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'Three Strikes' Plan for Felons

January 09, 1994

* Regarding the announcement by Assembly Speaker Willie Brown that he hopes to get the "three strikes" crime initiative on June's ballot (Jan. 5):

The majority of California residents live their daily lives in fear of random violence and most of us will never commit a violent crime. Yet, the proposed initiative will give those purveyors of violent crime three felony opportunities before we remove them from society.

The initiative is a nice start and should be supported, but why are we starting with such leniency? What is wrong with demanding of our neighbors and visitors that they refrain from committing just one violent felony, lest they be removed from society forever? The vast majority of our population already upholds this simple gesture of civility, and our lawmakers shouldn't feel it is too much to ask of everyone! There is no excuse for random violence in our society, and our continued tolerance of it is what got us here in the first place.

HOWARD SCHLOSSBERG

Calabasas

* In response to "Lawmakers Take Quick Aim at Crime," Jan. 4:

No wonder there is so much crime in Los Angeles and throughout the United States. The so-called law is much too lenient. A convicted criminal should have learned that a violent crime is unforgivable after being incarcerated the first time. If he or she is caught and convicted the second time, he or she should be given life imprisonment without possibility of parole or the death penalty, depending on the circumstances of the crime. If we wait for the third time, it is too late.

When criminals are incarcerated, we have a captive audience to punish and teach these people right from wrong. We cannot give these "animals" a chance to do bodily and/or mental harm a third time.

We cannot pamper the criminal and let innocent people suffer.

NINA MEYERS

North Hills

* Gov. Pete Wilson on crime and prisons (Dec. 30):

Longer sentences! Build more prisons! For people who cost taxpayers $25,000 each for every year served. They get warm, clean beds, food, clothing, TV sets, radios, exercise equipment, etc.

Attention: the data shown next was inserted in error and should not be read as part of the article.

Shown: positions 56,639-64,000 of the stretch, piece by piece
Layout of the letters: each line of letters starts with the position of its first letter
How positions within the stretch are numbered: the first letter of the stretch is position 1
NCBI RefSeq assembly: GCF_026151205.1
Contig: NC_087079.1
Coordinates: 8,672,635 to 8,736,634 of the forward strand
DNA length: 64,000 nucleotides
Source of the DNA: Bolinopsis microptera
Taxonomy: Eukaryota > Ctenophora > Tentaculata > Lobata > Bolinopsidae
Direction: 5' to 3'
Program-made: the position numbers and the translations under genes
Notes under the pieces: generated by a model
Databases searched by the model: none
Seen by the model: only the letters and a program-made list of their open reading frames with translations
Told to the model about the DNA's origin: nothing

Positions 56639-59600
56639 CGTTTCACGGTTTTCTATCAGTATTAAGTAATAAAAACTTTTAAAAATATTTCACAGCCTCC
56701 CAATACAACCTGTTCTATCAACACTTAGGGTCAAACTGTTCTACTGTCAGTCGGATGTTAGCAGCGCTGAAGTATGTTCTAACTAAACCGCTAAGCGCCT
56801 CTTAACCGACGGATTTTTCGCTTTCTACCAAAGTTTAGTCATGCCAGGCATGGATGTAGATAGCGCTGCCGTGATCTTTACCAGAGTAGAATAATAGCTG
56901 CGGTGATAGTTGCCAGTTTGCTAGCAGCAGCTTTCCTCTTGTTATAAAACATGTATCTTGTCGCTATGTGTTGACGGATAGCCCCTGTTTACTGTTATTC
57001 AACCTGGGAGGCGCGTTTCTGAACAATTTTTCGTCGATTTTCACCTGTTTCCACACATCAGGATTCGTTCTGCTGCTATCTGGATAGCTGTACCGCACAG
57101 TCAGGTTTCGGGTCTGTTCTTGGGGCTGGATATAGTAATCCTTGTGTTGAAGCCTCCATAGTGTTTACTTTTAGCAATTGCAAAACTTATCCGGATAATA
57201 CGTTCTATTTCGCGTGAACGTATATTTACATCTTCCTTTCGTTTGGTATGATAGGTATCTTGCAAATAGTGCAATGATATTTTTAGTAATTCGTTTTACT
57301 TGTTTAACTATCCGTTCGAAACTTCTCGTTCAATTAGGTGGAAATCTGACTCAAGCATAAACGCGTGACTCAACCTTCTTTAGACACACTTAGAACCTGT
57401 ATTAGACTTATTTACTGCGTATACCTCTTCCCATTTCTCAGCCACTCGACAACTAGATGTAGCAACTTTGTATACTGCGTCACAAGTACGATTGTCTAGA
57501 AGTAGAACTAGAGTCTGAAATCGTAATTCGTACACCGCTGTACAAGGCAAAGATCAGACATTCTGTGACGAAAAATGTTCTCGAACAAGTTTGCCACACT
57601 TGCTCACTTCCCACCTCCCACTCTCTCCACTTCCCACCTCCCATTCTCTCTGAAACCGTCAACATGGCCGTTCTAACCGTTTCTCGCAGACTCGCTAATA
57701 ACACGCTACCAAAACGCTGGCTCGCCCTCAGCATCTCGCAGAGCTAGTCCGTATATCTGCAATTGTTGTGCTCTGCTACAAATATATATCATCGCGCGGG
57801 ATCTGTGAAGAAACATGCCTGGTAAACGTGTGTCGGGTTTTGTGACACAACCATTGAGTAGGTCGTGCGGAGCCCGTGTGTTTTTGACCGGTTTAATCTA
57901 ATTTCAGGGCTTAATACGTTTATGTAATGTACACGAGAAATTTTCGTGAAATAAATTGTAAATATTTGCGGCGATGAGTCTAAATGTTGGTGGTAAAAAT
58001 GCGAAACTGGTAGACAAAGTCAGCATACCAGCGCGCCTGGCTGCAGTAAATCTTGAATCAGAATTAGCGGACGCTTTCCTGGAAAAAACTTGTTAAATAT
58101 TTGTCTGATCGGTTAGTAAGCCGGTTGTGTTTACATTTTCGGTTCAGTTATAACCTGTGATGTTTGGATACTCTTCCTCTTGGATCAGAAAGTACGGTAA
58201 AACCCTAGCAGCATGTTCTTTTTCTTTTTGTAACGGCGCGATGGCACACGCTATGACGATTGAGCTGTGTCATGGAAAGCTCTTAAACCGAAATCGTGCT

They don't get rehabilitation, education or vocational training.

I think Gov. Wilson is a twit. Just imagine what could be done with creative thinking! Come on, Californians, start writing letters to Sacramento.

DOROTHY BUTLER

Los Angeles

* Maybe John Garamendi and Pete Wilson should rename their crime reform policy "three strikes you're in" rather than "three strikes you're out." If we are to believe Garamendi's characterization of California's prisons as providing more security and privileges for their inmates (Dec. 29) than possessed by most law-abiding Californians, then surely many of us would prefer to be on the inside more so than on the outside.

In fact, if Garamendi takes his own rhetoric seriously, I suggest that he take a therapeutic break from his political campaigning and check into the Los Angeles County jail for one weekend, and bask in the security and privileges which all presumed innocent residents of this resort receive.

BARRY M. DANK

Long Beach

* In your article "Laws '94" (Dec. 31), you note that the California Legislature, with Pete Wilson's blessing, has passed laws which would give longer prison sentences to criminals.

Inasmuch as California's prisons are already bursting at the seams due to overcrowding, where, for Pete's sake, do our noble lawmakers plan to incarcerate our ignoble lawbreakers?

ED KYSAR

Tarzana

* In reply to Deputy Dist. Atty. Walter H. Lewis (letter, Dec. 29):

Under the tenure of left-leaning Gov. Jerry Brown and his anti-death penalty Chief Justice Rose Elizabeth Bird and other liberal court appointees, crime was always in check and most Californians felt a strong degree of personal safety and security. Then, the criminals cowered.

However, in just under 12 years, Republican Govs. George Deukmejian and Pete Wilson appointed and packed the California state courts with judges that overwhelmingly shared their belief on such a basically myopic litmus-test issue as the death penalty. Crime in our state is rampant and rapidly escalating with abatement, or even just containment, nowhere in sight. Today, criminals are emboldened. The law-abiding live in fear.

In my opinion the Democrats and the Republicans have articulated and implemented their anti-crime positions and the scales of justice tilt heavily in favor of the Democrats.

GEORGE C. BALDERAS

Corona

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